Sunday, August 16, 2015

30 Photos That Defined Moments in '70s Television

The 1970s were known for extremes, perhaps nowhere more than on television. PBS and C-SPAN launched, but so did "The Love Boat" and "Three's Company." Shows dramatized slavery in America and the Holocaust while still leaving room for escapist fare like "The Bionic Woman" and "The Incredible Hulk"
The Incredible Hulk is an American television series based on the Marvel Comics character The Hulk. The series aired on the CBS television network and starred Bill Bixby as David Banner, Lou Ferrigno as the Hulk, and Jack Colvin as Jack McGee.
Mary makes it after all - When "The Mary Tyler Moore" show premiered on September 19, 1970, it offered audiences something they had never seen before: a television show starring a working, single woman. The character was originally pitched as divorced, but executives at CBS nixed the idea, concerned that viewers might think Moore's character had left her TV husband on her previous CBS sitcom, "The Dick Van Dyke Show."
Monday Night Football - On September 21, 1970, ABC and the NFL teamed up to find out if America was ready for some more football. The answer was a resounding yes, resulting in a ratings juggernaut. One of the secrets to its early success was the contrast between erudite sportscaster Howard Cosell, center, and folksy former quarterback "Dandy" Don Meredith, right. They started with Keith Jackson, left, who was replaced in 1971 by Frank Gifford.
'Won't you be my neighbor?' - The Public Broadcasting Service, or PBS, launched in October 1970, inheriting shows like "Sesame Street," Julia Child's "The French Chef," and "Mister Rogers' Neighborhood" (pictured) from its predecessor, National Educational Television. Those programs, plus "Masterpiece Theatre" and "Great Performances," provided all Americans with rare access to arts and educational programming.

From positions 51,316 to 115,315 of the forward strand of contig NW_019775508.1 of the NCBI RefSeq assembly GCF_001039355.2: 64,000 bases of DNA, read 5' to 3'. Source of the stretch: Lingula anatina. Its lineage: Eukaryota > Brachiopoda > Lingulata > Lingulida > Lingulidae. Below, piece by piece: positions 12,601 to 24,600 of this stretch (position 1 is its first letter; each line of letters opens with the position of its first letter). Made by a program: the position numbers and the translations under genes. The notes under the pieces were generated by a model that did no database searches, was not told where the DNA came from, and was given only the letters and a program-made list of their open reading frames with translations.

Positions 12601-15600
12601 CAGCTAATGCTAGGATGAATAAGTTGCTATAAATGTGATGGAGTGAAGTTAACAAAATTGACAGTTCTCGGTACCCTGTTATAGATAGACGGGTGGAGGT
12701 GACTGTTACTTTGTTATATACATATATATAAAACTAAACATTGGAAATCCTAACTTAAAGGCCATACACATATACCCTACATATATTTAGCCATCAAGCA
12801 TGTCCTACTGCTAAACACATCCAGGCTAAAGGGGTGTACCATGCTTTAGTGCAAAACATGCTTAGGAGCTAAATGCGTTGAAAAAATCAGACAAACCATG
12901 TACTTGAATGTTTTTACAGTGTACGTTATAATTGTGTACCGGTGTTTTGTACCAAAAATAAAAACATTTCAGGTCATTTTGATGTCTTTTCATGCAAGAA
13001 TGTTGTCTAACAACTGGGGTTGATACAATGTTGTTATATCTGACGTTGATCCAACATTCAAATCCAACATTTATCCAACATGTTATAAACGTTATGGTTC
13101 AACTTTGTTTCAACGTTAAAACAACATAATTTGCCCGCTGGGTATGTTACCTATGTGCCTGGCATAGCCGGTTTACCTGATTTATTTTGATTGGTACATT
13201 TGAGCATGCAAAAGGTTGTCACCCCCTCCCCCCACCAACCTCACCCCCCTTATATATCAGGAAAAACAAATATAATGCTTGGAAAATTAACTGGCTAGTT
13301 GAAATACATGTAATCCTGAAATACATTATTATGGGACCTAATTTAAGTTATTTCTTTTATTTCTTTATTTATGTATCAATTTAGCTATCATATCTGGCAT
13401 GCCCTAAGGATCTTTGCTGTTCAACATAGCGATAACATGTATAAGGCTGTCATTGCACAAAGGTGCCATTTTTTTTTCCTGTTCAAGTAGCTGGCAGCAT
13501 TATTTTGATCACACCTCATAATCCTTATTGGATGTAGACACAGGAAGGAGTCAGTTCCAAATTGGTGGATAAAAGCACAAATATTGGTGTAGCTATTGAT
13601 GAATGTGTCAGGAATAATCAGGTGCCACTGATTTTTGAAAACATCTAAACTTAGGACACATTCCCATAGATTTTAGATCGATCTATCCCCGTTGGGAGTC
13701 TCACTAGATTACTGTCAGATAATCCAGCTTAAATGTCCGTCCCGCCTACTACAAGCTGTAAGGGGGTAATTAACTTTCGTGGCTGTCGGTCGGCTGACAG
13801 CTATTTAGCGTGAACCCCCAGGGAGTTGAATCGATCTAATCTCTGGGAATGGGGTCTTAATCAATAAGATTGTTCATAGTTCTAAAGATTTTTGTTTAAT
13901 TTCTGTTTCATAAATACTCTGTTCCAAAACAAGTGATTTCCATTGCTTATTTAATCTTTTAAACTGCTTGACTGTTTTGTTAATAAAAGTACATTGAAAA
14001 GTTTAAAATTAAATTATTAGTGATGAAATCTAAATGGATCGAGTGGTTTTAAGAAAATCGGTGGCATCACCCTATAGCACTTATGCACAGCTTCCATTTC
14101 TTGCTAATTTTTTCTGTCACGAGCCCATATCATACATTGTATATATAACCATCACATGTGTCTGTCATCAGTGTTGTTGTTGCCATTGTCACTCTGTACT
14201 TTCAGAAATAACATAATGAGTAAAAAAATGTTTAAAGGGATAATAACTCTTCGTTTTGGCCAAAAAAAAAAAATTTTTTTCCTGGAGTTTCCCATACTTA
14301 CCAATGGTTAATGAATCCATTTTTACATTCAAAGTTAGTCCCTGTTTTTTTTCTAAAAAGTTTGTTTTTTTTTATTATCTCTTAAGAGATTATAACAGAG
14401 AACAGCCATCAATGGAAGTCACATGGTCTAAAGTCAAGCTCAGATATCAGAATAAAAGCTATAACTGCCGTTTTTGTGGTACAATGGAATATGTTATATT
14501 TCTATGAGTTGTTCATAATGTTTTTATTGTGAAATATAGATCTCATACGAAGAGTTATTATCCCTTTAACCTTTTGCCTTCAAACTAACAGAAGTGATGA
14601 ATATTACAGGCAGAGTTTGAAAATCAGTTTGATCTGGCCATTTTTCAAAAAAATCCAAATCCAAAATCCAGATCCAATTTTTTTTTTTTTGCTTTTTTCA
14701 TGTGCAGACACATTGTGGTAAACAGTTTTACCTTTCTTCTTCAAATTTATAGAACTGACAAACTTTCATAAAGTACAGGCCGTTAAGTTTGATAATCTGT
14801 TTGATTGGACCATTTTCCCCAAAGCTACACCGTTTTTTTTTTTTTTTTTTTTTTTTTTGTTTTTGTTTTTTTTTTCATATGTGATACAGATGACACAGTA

'Those were the days' - All in the Family," Normal Lear's groundbreaking sitcom, premiered on CBS on January 12, 1971. The show found comedy in some of the most contentious issues, such as race, religion, sexuality and war, primarily through endless, hilarious confrontations between conservative Archie Bunker (Carroll O'Connor) and his liberal son-in-law. A highlight of the show's second season was when guest star Sammy Davis, Jr., playing himself, planted a surprise kiss on Archie's cheek.
It's the real thing - In July 1971, the McCann Erickson advertising agency debuted its "Hilltop" spot for Coca-Cola and made advertising history. In the ad, young people from many nations sing that they'd "like to buy the world a Coke and keep it company." The song was commissioned for Coke but crossed over and became a bona fide pop hit: A version reached No. 7 on the Billboard Hot 100 chart on January 15, 1972.
Love, peace ... and soul! - On October 2, 1971, music showcase "Soul Train" made the transition from local Chicago TV to national syndication. The show was considered by many to be the "black 'American Bandstand,' " popularizing R&B acts as well as African-American fashion and dance moves. Creator and producer Don Cornelius hosted the show from its debut until 1993.

The end of variety - The Beatles kicked off the British Invasion in 1964 on "The Ed Sullivan Show," a highly rated variety show. By the 1970s, the traditional variety format was in steep decline, all but gone from prime time by the end of the decade. Among its notable late incarnations were "The Flip Wilson Show" (1970-74) ,"Donny & Marie" (1976-79) and "The Sonny & Cher Comedy Hour" (1971-74, pictured), which was later revived as "The Sonny & Cher Show" after the pair's much-publicized divorce.
'They're all gone' - ABC's coverage of the Munich Olympics in 1972 was interrupted when Black September, a Palestinian terrorist group, took 11 members of the Israeli delegation hostage. Sportscaster Jim McKay anchored 14 hours of live coverage of the crisis, culminating in his report that all the hostages were dead. "In life, your greatest fears and your greatest hopes are seldom realized," McKay told a stunned nation. "Our worst fears have been realized tonight."
Hawkeye, Trapper John and Hot Lips - Inspired by the 1970 Robert Altman film, the CBS sitcom "M*A*S*H" chronicled the highs and lows of an American mobile army surgical hospital unit in South Korea. Though set during the Korean War, "M*A*S*H" was seen by many as an allegory for the Vietnam War, which was still being waged when the series premiered on September 17, 1972. The series ran for 11 seasons. Its final episode, "Goodbye, Farewell and Amen," was watched by a record-setting audience of nearly 106 million viewers.